San Marcos Police Department has completed their investigation of a traffic stop that ended with the death of a dog. Local resident Michael Gonzalez and his girlfriend, Krystal Hernandez, were rushing their teacup poodle, Missy, to a veterinary clinic in New Braunfels to save their life-threatened “baby”.
Officer Paul Stephens pulled Gonzalez over for speeding on Interstate 35. Gonzalez said he was frantic and the officer did not make the situation any better.
“I was throwing my arms out the window and begging him, I was yelling ‘hurry up, please help me’,” said Gonzalez. “For a minute and half he just stood back there and looked at me as if I were crazy and he asked me to get out of the car, and I yelled at him please hurry, and to go look at what was going on. He then looked at me and said ‘what are you on?’ I was stunned.”
Gonzalez said he was finally able to explain to Stephens the nature of his dilemma, his dog was dying. Gonzalez said that Stephens replied, “Dude you need to chill out, it’s just a dog you can always get another one.” Gonzalez described feeling disgust and anger.
“Imagine if it was your daughter dying in your arms,” said Gonzalez. “And [Stephens] said, ‘it would never be my daughter, it’s a dog,'”.
Other officers were present at the scene, including Joyce Bender. Hernandez said Bender was dealing with her in the passenger’s seat while Gonzalez spoke with Stephens outside. Bender examined the dog and gently pushed down on her stomach according to Hernandez. “As she was telling me my dog was dead, my dog bit my finger,” said Hernandez. She said Bender then left her and Missy in the car and went to speak with the other officers. “She closed the door and she left, they left me just sitting there in the car and they never came back to ask me anymore questions or tried to help,” said Hernandez. “That’s when she died, when they left me in there.”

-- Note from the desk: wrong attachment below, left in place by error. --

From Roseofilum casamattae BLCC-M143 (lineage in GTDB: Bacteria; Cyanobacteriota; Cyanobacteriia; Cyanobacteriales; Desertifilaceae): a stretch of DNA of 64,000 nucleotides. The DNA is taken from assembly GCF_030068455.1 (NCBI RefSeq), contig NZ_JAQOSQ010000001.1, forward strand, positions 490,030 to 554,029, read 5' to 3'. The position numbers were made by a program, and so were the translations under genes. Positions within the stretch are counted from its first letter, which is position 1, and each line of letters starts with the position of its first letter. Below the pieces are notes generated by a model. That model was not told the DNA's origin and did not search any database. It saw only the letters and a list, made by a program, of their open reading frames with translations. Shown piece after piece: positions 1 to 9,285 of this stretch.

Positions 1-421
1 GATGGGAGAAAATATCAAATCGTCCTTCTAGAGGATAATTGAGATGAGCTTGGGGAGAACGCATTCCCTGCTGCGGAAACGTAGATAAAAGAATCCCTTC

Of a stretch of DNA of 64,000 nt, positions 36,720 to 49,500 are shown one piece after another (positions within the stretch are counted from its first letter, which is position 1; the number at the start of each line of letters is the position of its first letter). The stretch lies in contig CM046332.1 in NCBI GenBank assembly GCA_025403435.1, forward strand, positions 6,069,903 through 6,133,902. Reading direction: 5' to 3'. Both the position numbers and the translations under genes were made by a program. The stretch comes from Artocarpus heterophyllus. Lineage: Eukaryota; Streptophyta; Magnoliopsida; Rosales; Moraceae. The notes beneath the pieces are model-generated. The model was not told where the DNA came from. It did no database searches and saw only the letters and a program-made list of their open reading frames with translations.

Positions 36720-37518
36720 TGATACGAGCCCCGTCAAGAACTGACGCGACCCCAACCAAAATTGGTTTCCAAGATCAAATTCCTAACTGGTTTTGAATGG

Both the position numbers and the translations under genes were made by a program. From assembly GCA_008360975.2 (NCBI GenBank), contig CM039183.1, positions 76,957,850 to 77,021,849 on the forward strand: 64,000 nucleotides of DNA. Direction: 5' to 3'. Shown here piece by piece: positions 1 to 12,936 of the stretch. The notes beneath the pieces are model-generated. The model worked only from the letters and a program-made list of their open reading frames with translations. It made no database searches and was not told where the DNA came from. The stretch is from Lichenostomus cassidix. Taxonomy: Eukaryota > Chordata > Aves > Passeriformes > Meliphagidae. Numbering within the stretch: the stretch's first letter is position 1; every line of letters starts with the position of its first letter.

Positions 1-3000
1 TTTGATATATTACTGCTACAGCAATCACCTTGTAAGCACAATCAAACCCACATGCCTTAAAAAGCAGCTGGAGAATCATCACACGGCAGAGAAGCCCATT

Gonzalez said they were held for approximately 20 minutes, resulting in Missy’s death. “The time that they wasted in giving me my ticket, I feel was very crucial time, time that we needed,” said Gonzalez.
Hernandez said she misses Missy very much and wants Stephens to lose his job. “I don’t think we should have people like that as a police, someone that we depend on for help and they’re not gonna help you,” said Hernandez. Gonzalez echoed her sentiment and said, “If he just gets a slap on the wrist, this kind of thing is just gonna happen again.”
San Marcos Police Chief Howard Williams said Stephens is a young officer and is unaccustomed to dealing with these kinds of cases. Stephens has received an oral reprimand and was ordered to get counseling.
“These people were having their world collapse around them, and the way the cop came across was like he didn’t care and that’s unacceptable,” said Williams. “We hope that through his counseling he will learn how to better deal with these issues.”
Williams said he will be writing the couple a letter explaining what happened and apologizing for the incident.
“It’s not fair for us,” said Hernandez. “She wasn’t just a dog; she was my best friend, she was more than that. We did everything together, and now just because of them, waking up in the morning is pretty sad for me, I mean she’s not jumping to try and get on the bed and we don’t do any of things we use to, she wasn’t just a dog to me.”
Gonzalez said he had bought Missy for Hernandez as a high school graduation gift. He said Missy was all Hernandez had in this world, after losing her mother to a stroke.
“She was like my child, I know she was just an animal but we had a connection, we had a bond,” said Hernandez. “She didn’t deserve to just suffer and to choke and just die there. It was a terrible thing that they did, the way they acted. I still feel the same, pretty angry inside, I cry over it.”
Gonzalez said his traffic violation was dropped.
By ANDY SEVILLA
Photos courtesy of Michael Gonzalez
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